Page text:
"It's pretty obvious what the reason is: Why we were singled out for this contemplated action is because of criticism that we have expressed, and reservations that we have expressed about the President," Clapper told CNN's Wolf Blitzer on Monday.

The former DNI also said it would never have occurred to him to recommend revoking the security clearance of former Trump campaign aide and short-lived national security adviser Michael Flynn for "vitriolic" criticism of Hillary Clinton and the Obama administration.

Some voters might ask why former national security officials need security clearances anyway -- since many of them take lucrative jobs in the security and media sectors.

One justification is that having such status allows former senior officials to be consulted by their successors on issues of a vital national security interest where their experience and institutional knowledge can offer priceless context.

If Trump thinks he can stop senior espionage kingpins from remaining in the know, he will be mistaken, since such officials build up extensive networks at home and abroad.

Trump's on-brand outrage

Even so, as Monday's furor raged, it was clear it shared characteristics similar to many other Trump administration controversies.

It reflected a desire to attack anyone associated with the Obama administration, for which the President harbors seething contempt -- even though some of those on the list were apolitical appointees who served presidents of both parties.

The announcement was also haphazard and may not have been fully thought through. Two of the people on the list -- fired former FBI Director James Comey and former FBI Deputy Director Andrew McCabe -- no longer even have such clearances.

But it is a useful drama for Trump because it pits him against the Washington establishment -- always a sweet spot that the base-pleasing President seeks to occupy.

In a more sinister sense, the desire to censure former intelligence officials also fits with the President's long obvious penchant for testing the boundaries of his power -- for instance in breaking down traditional walls between the FBI and the White House designed to insulate the bureau for political interference.

On Monday, Sanders hinted ominously that Trump may have to get more "involved" in the Russia investigation because he regards it as a "witch hunt."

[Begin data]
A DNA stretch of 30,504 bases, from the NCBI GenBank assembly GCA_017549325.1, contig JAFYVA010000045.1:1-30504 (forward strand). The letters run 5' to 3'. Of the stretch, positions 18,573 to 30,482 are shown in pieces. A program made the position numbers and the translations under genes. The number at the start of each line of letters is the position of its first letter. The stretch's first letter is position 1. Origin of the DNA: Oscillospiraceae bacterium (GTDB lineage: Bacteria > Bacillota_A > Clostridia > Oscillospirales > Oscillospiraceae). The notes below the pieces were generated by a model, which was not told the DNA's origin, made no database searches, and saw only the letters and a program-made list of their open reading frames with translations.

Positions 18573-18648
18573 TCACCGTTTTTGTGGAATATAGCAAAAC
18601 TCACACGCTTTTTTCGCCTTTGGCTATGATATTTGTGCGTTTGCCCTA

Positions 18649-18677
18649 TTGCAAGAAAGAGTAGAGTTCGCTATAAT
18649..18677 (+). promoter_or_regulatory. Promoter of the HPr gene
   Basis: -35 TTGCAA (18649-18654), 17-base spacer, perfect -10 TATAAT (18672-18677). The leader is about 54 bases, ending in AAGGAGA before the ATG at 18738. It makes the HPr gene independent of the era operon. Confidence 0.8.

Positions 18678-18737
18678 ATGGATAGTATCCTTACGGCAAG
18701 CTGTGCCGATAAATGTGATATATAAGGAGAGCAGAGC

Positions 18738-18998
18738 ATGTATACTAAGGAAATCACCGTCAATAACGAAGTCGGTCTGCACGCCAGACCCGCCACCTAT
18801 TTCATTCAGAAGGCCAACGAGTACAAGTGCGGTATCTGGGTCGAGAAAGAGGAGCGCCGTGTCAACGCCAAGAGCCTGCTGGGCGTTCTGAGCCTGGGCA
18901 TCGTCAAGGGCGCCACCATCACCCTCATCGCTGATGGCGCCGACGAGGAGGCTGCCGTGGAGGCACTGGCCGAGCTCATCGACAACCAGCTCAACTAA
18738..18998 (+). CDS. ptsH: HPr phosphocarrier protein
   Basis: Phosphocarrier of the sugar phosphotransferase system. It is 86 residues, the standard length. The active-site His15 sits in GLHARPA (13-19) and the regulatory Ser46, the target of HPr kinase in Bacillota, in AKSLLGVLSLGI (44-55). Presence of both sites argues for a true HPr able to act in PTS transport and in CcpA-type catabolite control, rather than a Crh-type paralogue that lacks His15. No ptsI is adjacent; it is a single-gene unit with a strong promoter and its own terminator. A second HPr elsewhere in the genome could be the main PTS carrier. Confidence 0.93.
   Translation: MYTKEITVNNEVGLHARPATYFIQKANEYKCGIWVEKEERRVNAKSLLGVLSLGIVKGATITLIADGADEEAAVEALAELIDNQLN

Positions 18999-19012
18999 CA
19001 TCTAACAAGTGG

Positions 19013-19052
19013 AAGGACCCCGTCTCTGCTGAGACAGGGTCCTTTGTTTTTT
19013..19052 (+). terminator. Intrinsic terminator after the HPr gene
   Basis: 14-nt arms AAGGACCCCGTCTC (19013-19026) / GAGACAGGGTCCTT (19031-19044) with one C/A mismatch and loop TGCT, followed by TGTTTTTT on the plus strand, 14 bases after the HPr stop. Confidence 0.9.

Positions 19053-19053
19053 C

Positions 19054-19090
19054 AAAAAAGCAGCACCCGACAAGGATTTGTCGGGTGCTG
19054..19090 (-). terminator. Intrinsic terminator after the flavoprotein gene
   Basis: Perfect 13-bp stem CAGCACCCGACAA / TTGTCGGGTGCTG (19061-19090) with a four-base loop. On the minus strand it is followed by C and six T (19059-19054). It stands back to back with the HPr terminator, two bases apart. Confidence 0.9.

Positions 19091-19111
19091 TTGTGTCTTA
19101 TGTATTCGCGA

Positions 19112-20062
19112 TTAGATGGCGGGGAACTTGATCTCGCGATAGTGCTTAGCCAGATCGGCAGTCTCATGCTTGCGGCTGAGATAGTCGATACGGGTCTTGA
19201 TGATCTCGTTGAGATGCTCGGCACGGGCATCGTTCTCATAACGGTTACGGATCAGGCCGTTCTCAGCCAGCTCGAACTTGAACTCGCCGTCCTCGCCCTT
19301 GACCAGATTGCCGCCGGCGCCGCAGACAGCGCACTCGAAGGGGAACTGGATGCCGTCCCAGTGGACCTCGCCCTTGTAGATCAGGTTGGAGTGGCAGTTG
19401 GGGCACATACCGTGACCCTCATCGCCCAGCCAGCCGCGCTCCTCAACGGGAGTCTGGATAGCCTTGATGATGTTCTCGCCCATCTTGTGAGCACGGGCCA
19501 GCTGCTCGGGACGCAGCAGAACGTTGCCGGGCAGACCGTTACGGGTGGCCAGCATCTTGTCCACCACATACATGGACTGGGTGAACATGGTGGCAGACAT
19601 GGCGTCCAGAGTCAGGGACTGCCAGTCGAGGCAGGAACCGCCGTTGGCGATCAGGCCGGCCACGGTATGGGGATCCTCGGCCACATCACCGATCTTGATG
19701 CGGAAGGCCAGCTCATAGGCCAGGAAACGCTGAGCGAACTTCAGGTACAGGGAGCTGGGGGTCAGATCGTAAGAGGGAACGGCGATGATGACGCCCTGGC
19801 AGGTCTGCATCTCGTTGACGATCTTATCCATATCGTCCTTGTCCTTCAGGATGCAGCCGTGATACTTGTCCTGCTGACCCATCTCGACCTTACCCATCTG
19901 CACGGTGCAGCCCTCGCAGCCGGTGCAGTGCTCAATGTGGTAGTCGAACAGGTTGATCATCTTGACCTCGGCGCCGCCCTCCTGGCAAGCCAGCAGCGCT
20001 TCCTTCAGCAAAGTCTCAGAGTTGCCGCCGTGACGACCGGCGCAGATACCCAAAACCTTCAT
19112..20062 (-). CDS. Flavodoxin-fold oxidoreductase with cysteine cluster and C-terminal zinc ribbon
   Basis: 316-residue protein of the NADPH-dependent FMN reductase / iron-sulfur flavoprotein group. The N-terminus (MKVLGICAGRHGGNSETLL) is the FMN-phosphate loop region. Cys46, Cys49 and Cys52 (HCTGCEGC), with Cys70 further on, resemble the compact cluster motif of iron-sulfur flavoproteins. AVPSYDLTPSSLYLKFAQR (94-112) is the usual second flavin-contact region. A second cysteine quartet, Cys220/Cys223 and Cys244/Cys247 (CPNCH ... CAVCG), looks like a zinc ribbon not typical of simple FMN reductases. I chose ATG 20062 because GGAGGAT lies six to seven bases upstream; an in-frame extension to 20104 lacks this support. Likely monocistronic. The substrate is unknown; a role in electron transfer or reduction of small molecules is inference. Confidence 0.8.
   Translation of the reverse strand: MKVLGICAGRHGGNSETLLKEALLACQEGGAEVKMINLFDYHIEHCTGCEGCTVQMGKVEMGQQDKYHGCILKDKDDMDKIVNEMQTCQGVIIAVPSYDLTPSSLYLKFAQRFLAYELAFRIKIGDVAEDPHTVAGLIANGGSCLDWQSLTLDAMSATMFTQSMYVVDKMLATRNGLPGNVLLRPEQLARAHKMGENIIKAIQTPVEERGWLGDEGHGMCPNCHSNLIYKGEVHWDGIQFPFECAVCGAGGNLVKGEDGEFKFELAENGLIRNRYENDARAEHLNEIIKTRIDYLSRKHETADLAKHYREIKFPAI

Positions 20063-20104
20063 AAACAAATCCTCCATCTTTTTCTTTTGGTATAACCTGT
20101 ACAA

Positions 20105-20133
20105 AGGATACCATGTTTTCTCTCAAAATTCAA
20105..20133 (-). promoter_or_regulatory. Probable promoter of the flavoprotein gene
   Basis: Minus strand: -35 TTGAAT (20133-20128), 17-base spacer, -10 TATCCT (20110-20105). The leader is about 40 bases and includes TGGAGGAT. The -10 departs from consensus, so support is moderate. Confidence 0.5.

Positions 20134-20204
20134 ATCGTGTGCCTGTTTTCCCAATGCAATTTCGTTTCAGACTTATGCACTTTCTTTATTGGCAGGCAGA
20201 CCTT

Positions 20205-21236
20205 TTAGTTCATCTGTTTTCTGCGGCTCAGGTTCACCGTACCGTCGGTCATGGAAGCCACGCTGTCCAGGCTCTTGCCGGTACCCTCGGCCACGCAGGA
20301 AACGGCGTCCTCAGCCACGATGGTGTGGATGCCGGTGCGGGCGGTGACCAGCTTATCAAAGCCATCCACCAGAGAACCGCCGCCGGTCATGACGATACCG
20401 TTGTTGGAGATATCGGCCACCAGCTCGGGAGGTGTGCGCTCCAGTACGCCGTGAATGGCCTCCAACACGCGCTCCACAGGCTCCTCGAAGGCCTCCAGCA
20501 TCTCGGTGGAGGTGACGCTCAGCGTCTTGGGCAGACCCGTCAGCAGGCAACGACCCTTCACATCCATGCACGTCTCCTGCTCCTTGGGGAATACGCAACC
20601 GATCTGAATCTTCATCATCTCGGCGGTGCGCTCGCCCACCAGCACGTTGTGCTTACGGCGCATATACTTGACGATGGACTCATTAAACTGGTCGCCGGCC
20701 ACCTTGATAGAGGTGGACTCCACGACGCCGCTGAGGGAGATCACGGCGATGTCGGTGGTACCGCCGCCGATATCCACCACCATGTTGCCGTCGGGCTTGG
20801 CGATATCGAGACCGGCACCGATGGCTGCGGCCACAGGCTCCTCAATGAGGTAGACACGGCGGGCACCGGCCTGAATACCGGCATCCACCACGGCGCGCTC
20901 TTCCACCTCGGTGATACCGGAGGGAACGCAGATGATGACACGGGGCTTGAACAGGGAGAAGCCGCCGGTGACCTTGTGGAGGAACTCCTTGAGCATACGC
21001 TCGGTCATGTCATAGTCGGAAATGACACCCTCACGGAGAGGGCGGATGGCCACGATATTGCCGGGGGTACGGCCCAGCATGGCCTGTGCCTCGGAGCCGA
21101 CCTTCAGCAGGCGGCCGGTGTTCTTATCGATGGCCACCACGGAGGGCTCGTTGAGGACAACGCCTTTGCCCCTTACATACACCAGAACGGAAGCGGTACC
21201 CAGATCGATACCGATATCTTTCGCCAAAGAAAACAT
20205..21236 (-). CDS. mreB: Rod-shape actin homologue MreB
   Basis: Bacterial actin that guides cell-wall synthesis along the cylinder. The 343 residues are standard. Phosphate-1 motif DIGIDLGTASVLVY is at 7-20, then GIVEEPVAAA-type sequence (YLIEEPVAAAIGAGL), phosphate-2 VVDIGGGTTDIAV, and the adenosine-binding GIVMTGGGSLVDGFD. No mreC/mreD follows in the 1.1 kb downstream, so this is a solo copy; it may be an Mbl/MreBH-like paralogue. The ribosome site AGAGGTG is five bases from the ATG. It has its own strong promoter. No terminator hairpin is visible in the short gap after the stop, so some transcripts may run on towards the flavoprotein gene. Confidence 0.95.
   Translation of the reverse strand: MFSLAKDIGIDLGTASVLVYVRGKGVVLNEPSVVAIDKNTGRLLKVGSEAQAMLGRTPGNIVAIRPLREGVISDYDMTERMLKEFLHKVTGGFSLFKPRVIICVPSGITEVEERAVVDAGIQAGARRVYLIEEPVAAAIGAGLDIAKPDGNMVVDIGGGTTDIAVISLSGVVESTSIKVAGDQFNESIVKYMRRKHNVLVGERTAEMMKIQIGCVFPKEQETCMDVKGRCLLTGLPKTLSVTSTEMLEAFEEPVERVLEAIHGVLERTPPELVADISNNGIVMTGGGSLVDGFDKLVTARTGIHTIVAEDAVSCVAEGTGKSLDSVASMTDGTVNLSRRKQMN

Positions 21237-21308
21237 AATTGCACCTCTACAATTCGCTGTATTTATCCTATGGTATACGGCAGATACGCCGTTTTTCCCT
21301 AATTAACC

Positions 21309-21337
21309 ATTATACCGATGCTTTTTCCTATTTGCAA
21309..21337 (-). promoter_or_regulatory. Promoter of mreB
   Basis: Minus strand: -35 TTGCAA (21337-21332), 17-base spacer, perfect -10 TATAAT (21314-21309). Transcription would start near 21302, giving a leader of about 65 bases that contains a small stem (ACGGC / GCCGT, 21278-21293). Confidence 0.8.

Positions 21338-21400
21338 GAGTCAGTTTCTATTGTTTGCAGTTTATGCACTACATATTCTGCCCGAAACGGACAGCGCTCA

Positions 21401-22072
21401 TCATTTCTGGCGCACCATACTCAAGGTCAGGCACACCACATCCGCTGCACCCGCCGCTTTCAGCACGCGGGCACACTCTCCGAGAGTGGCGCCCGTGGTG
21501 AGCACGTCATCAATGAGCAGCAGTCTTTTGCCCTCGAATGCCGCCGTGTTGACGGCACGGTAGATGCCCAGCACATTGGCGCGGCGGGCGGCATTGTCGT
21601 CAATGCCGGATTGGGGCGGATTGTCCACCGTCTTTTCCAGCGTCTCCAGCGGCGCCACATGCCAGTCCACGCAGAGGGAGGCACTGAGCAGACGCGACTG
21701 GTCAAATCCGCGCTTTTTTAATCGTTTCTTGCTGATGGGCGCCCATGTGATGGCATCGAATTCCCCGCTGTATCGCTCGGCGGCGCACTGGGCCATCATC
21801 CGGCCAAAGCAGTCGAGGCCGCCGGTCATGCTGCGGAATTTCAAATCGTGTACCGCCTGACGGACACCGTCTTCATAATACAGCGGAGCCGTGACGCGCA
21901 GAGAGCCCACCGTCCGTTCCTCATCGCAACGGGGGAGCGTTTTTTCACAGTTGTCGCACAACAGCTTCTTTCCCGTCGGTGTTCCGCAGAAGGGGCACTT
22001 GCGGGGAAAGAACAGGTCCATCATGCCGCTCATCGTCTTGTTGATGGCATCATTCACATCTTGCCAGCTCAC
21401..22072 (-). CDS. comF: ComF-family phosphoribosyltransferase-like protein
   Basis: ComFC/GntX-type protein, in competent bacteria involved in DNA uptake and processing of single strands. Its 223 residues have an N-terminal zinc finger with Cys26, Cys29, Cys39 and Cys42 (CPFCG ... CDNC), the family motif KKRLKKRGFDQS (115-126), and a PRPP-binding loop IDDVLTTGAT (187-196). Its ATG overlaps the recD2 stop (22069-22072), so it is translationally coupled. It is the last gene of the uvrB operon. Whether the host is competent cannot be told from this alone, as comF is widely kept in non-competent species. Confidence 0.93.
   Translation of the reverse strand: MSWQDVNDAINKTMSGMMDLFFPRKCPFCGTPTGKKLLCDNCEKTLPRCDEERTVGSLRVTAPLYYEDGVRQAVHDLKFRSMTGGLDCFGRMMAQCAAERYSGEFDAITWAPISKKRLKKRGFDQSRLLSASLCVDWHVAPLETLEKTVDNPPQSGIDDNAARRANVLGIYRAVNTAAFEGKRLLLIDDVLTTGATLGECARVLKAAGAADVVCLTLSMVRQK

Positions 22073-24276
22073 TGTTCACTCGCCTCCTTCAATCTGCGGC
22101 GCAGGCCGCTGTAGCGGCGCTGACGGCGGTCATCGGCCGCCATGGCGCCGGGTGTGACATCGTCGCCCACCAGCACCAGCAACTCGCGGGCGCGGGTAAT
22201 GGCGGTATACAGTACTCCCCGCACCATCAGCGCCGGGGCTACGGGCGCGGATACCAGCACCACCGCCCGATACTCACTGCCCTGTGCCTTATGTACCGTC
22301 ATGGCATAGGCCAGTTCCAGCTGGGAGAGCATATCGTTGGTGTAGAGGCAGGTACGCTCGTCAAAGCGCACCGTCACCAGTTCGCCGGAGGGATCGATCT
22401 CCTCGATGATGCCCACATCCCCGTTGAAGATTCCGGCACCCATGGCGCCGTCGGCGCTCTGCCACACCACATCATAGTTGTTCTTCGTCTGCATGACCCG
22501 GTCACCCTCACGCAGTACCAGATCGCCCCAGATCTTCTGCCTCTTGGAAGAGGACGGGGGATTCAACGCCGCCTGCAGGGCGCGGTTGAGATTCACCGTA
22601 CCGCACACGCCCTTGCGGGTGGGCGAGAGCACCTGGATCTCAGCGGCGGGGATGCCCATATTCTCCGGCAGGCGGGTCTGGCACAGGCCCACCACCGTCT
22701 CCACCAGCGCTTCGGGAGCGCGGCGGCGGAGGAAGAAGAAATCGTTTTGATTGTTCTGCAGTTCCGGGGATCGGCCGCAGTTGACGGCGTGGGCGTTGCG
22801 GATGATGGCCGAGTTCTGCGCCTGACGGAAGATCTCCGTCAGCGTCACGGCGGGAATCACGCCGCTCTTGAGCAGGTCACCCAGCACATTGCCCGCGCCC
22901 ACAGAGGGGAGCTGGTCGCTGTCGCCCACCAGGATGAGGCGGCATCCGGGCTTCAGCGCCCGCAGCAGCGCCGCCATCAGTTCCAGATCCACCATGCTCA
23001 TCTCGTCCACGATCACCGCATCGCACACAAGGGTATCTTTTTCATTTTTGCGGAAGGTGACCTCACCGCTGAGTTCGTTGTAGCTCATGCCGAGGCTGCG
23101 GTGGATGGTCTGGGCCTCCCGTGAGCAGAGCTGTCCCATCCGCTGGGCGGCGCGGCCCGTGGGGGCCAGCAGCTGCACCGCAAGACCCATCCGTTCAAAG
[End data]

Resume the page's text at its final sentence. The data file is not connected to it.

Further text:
The idea of stripping security clearances seems to have evolved from a suggestion by Sen. Rand Paul, R-Kentucky, a sometime Trump ally, that Brennan should be singled out. But it has been a frequent topic in conservative media. The President has a habit of picking up ideas from the Fox News vortex and turning them into political fodder.

Ultimately, Monday's developments pose another test for America's institutions, which have so far largely kept Trump's autocratic instincts in check. But they also raise the question of what's next. If a President can use his power to enact political retribution, could freedoms that Americans have taken for granted for decades soon be imperiled?

Minnesota Coronavirus Cases

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Reported Deaths: 6502
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Hennepin995591576
Ramsey42700795
Dakota35723383
Anoka32968383
Washington21824253
Stearns18677200
St. Louis14644262
Scott13104104
Wright12400114
Olmsted1167988
Sherburne864873
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Clay682284
Rice664190
Blue Earth585535
Kandiyohi576374
Crow Wing514280
Chisago493344
Otter Tail478770
Benton441090
Winona413548
Mower399231
Douglas390168
Nobles385147
Goodhue382468
Polk340762
McLeod336149
Beltrami334449
Morrison321446
Lyon311343
Itasca308245
Becker306841
Isanti303052
Carlton298344
Steele297211
Pine280316
Freeborn275923
Nicollet251241
Todd243830
Brown240037
Le Sueur230120
Mille Lacs225447
Cass217224
Waseca206317
Meeker205534
Martin186628
Wabasha18503
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Hubbard159740
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Wadena128120
Pennington125716
Faribault121216
Aitkin117633
Sibley116110
Rock115313
Watonwan11478
Kanabec106619
Pipestone100724
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Murray9408
Jackson92310
Swift87118
Pope7875
Marshall76615
Stevens7378
Lake72517
Clearwater71414
Lac qui Parle67916
Wilkin66410
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Mahnomen4367
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Red Lake3534
Traverse3015
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Cook1190

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Cases: 358981

Reported Deaths: 5342
CountyCasesDeaths
Polk57492544
Linn20508311
Scott18171204
Black Hawk16156286
Woodbury14835211
Johnson1371072
Dubuque13438192
Dallas1120090
Pottawattamie10678140
Story1011545
Warren549170
Clinton538983
Cerro Gordo530580
Webster514686
Marshall493372
Sioux490468
Buena Vista469436
Des Moines454059
Muscatine445989
Wapello4247107
Jasper404865
Plymouth392277
Lee372051
Marion355967
Jones293254
Henry292635
Carroll284448
Bremer276154
Crawford271235
Boone257530
Washington253344
Benton249254
Mahaska222745
Jackson219638
Dickinson215938
Tama211464
Kossuth206754
Clay192725
Hamilton191041
Delaware188739
Winneshiek186626
Fayette183832
Buchanan183128
Page181319
Hardin179538
Wright179031
Harrison178369
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Clayton167853
Butler165431
Floyd161939
Mills161820
Poweshiek153229
Cherokee153135
Madison152817
Hancock146429
Lyon145341
Iowa143723
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Grundy138030
Jefferson137232
Winnebago136830
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Cass132248
Mitchell129840
Louisa127741
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Sac123618
Emmet120840
Shelby119433
Franklin118119
Humboldt116724
Guthrie116128
Palo Alto104021
Montgomery103636
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Clarke99020
Keokuk97329
Unassigned9270
Monroe92128
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Davis82123
Monona81325
Greene76610
Lucas72721
Osceola69714
Worth6876